y port under one rail end. outwardly'iextending part to fit under the head-of the 'rail and with an outwardly and 3. An insulated rail joint comprising I sheet insulation adapted to fit under the hea ofthe rail along the web thereof and over the base' of the rail, a thin metal protecting plate fitting closely against the insulation and protecting the same, said protecting plate being divided horizontally to form an upper portion and a lower portion separable from each other, the upper portion being formed with the upwardly and outwardly extending part" adapted to tit. underthe head of the rail and the lower portion being formed with the out` wardly and downwardly-extending art to tit over thebase ofthe rail `and a sp icebar adapted to force said. protecting plate' inwardly and to engage said plate under the 4.: An insulated "rail joint comprising sheet. insulation adapted 'to fit under the head of the rail along the web thereof and over' the base of the rail, a thin metal protecting plate fitting closely against the insulation and protecting the same, said protecting plate being divided horizontally to form an u per portion and a lower portion separable rom each other, the upper portion being formed with the upwardly and outwardly extending part adaptedto fit under the head of the rail and the lower portion being formed with the out'- wardly and downwardly extending part to tit over the base of the rail. the ad]oinng horizntal edges of these two portions being notched to receive the securing bolts to prevent endwise v movement of said portions,- and a splice bar adapted to force said protecting plate inwardly and to engage. said plate under the head of the rail and over the. base thereof. A n.' 5. The combination with the meeting-ends of two rails, of'insulation fitting against the rails underthefheads, over the bases and along the webs thereof, thin protecting plates conforming te` the shape of the rails and t` ting under the heads of the rails, along 'the vwebs, thereof and over the bases of said rails, said protecting plates holding the insulation rigidly in .placeagainst the rail and mainthe same inwardly against. the insulation, said splice bars being formed with outwardly extending horizontal flanges at their lowerl edges, a base support, means for thel p' over Vthe base of the rail,- insulation be- 1 30 taining said insulation under compressionr i and free froml moisture, splice bars engaving the protecting plates underthe heads of1 the rails and over the bases thereof and forcing wardly and' downwardly extending part to tit over the base of theiail, anda splice bar adapted to forcel said protecting plate inwardly and to'engage said y )late under the 'head ofthe rail and over the ase thereof.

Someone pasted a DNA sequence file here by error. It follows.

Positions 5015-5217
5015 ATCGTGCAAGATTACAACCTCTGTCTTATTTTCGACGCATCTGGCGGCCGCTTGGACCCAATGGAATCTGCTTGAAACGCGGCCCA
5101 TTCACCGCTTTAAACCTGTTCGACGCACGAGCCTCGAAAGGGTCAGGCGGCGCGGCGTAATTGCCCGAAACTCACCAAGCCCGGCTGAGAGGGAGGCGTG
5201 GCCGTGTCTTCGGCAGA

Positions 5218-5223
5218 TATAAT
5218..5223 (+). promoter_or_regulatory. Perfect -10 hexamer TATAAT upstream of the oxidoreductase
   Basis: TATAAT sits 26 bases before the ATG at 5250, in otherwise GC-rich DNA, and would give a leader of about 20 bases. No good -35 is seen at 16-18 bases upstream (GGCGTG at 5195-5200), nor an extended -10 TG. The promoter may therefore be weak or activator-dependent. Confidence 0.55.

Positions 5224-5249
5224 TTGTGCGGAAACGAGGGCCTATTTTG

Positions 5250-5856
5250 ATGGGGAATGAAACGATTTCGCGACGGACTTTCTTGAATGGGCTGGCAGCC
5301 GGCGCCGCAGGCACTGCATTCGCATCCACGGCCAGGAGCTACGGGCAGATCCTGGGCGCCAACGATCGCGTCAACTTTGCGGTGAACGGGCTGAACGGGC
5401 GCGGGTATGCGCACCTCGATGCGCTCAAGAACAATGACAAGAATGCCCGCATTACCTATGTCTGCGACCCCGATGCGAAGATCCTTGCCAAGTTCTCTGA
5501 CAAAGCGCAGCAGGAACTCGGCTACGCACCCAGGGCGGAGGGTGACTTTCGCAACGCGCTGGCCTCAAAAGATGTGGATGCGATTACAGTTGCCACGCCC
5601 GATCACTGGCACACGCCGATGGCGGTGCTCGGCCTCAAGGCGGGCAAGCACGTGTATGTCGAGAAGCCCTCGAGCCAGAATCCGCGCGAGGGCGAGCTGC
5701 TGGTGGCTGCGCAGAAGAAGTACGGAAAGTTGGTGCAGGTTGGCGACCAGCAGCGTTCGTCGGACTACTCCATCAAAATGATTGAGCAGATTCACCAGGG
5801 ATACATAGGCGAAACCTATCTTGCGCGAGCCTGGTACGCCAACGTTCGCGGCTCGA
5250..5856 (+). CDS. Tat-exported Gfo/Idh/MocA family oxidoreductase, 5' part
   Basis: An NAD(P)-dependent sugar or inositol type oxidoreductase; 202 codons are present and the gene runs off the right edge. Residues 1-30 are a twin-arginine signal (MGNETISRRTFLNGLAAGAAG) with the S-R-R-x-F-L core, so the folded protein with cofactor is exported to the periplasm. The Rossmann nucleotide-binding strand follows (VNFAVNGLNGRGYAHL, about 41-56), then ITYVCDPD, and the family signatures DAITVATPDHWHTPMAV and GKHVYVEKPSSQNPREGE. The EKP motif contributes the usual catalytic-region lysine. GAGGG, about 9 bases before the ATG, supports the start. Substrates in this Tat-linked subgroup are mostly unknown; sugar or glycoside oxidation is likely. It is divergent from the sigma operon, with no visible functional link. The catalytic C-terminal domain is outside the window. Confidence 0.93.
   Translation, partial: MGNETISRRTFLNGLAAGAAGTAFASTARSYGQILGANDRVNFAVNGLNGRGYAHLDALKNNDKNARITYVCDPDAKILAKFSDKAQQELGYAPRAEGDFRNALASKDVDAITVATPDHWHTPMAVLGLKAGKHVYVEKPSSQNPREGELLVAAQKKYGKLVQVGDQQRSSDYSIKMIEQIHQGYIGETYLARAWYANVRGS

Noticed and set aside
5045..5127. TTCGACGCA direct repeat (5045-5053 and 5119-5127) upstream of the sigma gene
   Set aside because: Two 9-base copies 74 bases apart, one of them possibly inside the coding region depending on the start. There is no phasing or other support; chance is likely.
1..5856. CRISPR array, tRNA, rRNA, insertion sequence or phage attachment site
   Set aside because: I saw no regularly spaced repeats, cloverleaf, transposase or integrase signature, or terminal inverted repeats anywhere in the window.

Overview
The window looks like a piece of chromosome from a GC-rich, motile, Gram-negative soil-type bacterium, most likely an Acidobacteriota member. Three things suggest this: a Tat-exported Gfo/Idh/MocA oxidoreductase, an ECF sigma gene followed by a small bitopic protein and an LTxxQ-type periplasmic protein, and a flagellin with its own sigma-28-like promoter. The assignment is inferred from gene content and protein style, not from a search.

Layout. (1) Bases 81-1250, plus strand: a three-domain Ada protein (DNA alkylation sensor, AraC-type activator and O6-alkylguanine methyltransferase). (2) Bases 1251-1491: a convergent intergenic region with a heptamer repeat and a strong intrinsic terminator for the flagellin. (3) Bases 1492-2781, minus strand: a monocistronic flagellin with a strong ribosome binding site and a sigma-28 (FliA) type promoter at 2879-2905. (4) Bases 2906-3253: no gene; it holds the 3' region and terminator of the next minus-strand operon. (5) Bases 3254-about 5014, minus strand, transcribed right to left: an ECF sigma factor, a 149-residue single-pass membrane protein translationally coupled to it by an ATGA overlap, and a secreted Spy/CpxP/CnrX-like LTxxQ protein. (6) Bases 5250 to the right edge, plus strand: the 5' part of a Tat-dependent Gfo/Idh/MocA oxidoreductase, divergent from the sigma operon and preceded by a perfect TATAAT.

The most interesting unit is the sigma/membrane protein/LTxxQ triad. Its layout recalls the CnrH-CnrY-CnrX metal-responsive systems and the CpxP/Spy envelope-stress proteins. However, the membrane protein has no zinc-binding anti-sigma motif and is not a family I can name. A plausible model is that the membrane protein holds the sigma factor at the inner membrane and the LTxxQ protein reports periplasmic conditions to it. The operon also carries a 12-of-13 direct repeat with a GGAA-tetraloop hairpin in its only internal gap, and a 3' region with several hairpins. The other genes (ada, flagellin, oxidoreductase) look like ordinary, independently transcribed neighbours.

'7. An insulated rail joint comprising a sheet of iiisulationdapted to'fit under the head of the rail al'ng the web thereof and over the base of the rail, a thin metal protecting plate fitting closely against the insulation and protecting the saine, said protecting plate being 'formed lwith an upwardly and outwardly extending aart to fit undery the head of the rail andwith an outwardly vand downwardly inclined part to fit over the base of the rail', the insulation and the protecting plate being diyided horizontallyl t to form separable sections substantially identical in shape, and a splice bar adaptedto engage the protecting plate under the headof the rail and over the base thereof. e S. An insulated rail joint comprisinvth'e ineetino ends of two rails, insulation adapted to 4t under the heads of the rails along the webs thereof and over the bases of the rails. saidinsulaton.bridging the joint between the rails. thinI metal protecting in'eaiisi: fitting closely against the insulation and protecting the same, said protecting means being formed with an upwardly and outwardly extending 'part to fit under the rail head, andan outwardly and downwardl inclined part to fit over the base of the rai said'protectinfr means bridging the joint between the rai s and extending throughout` ythe length of the insulation', and a splice bar adaptedto'force said' protect-ing means inwardly and to engage said means under4 the head of the rail and over the basethereof. A v y 9. An insulated rail joint comprising a 'sheet of insulation adapted to fit under the head of the rail, along the webI thereof and over the base of the rail, said insulation being divided horizontallyto forman upper portion and a lower portion separable fromA ,each other, a thin metal' protecting plate `fitting' closely `against the insulation and protecting t-he same, said` protecting plate being divided horizontally to forman upper portion and alower portion separable from lich other, the uppgr portion beingformed.